For all the talk about whether the Democrats can beat Trump in next year’s presidential election, it needs to be remembered that the congressional elections are just as important. Back in 2016, when it looked as if Hillary Clinton was going to win the White House, it also looked as if the Democrats could get back their majority in the Senate. That year, largely because of partisan gerrymandering of the districts, winning the majority in the House was a lost cause for the Democrats. Somehow, though, two years later in 2018, the Democrats did manage to flip the House, even while the Republicans held onto their majority in the Senate.
In next year’s elections, which many on both sides (or maybe I should say many all across the spectrum) consider to be a battle for the nation’s soul, there are a number of closely watched races. One-third of the Senate (that is, 33 or 34 seats) must come up for election every two years, but there are some seats where it’s well known that the incumbent, either a Democrat or a Republican, will be secure. The closely watched races are the ones where both parties have something of a chance.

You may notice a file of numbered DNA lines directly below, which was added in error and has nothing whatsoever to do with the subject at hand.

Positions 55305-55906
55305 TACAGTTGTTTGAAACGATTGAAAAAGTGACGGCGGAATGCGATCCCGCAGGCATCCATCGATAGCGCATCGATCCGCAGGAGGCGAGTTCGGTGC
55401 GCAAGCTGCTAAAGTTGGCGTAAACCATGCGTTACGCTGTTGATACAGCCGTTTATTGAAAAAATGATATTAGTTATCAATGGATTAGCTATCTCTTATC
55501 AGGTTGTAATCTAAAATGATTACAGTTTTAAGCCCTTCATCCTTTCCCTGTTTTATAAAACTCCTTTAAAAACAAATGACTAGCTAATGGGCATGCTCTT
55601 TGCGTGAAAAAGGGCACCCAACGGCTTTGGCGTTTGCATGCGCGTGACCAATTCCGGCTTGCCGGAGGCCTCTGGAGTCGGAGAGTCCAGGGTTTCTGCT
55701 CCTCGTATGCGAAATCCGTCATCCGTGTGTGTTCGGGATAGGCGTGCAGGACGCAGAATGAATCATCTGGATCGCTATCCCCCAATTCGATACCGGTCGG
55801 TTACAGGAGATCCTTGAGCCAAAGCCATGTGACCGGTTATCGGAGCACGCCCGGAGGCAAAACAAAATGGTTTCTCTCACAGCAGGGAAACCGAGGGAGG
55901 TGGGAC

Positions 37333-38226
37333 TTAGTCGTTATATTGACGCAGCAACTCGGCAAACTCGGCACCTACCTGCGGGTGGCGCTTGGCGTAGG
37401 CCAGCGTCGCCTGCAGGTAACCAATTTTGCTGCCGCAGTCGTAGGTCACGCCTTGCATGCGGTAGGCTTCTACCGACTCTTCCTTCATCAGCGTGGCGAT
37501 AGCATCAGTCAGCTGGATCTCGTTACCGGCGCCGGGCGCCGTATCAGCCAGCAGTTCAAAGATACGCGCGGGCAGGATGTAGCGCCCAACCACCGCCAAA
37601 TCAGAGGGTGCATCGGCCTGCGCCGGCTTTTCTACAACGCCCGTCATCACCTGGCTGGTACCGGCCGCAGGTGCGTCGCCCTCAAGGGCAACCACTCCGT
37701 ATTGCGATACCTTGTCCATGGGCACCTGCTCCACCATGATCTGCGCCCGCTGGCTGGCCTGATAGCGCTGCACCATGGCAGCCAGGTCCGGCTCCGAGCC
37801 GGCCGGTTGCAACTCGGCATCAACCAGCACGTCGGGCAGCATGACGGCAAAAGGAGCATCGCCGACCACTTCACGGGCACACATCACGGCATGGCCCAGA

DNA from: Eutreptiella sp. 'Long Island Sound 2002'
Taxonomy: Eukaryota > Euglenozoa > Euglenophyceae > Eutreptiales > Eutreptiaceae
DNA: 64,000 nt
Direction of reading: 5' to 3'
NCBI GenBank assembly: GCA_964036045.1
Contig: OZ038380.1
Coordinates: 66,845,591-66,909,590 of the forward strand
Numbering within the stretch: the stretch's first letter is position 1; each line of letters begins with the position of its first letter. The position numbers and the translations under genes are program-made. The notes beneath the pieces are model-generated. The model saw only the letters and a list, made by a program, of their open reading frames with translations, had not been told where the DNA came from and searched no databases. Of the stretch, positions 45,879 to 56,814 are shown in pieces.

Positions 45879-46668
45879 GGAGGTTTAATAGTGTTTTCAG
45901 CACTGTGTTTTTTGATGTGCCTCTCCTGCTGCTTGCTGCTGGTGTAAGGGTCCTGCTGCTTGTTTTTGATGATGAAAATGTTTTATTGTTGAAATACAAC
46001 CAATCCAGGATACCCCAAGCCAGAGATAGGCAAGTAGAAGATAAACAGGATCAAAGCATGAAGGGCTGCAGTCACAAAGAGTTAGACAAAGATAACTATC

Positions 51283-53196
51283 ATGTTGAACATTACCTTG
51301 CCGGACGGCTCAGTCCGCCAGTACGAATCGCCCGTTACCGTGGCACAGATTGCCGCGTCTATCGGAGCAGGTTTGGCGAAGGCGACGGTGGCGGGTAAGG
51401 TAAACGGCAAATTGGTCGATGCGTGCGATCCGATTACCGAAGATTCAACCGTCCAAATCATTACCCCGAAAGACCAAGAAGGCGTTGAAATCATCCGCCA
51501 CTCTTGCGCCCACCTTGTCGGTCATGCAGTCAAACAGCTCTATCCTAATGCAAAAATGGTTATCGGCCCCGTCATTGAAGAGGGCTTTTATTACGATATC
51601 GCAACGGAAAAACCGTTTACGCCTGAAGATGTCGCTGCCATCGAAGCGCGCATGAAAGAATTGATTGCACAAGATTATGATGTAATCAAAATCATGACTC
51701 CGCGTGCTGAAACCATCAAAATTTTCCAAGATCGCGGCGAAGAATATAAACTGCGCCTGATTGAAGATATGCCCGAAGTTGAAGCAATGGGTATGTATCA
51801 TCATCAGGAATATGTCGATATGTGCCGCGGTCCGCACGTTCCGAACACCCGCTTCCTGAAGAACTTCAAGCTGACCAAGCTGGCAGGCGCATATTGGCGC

With that in mind, please take a look at this article from the Washington Post, dated July 12, 2019, reposted by MSN. Note that in their top ten list of Senate seats likely to change parties, number one is Doug Jones’s seat in Alabama. Back in 2014, Doug Jones, the Democrat, would not have stood a chance of winning a statewide election in that conservative Deep South state if he had not been up against Roy Moore, a Christian Right fanatic who, at the time, was being accused of having done some less-than-Christian things to young girls back in his younger days. And even then, the vote was close.
It needs to be remembered that the ideological future of the Supreme Court, and the federal judiciary in general, is at stake. Which party controls the White House will determine which federal judges get nominated, and which party has a majority in the Senate will determine which federal judges can get confirmed. Liberals, therefore, care just as much about seeing the Democrats retake the majority in the Senate as they do about who wins the presidential election. And, I would say, a lot is riding on how voters will feel personally about Donald Trump next year–and that’s anybody’s guess.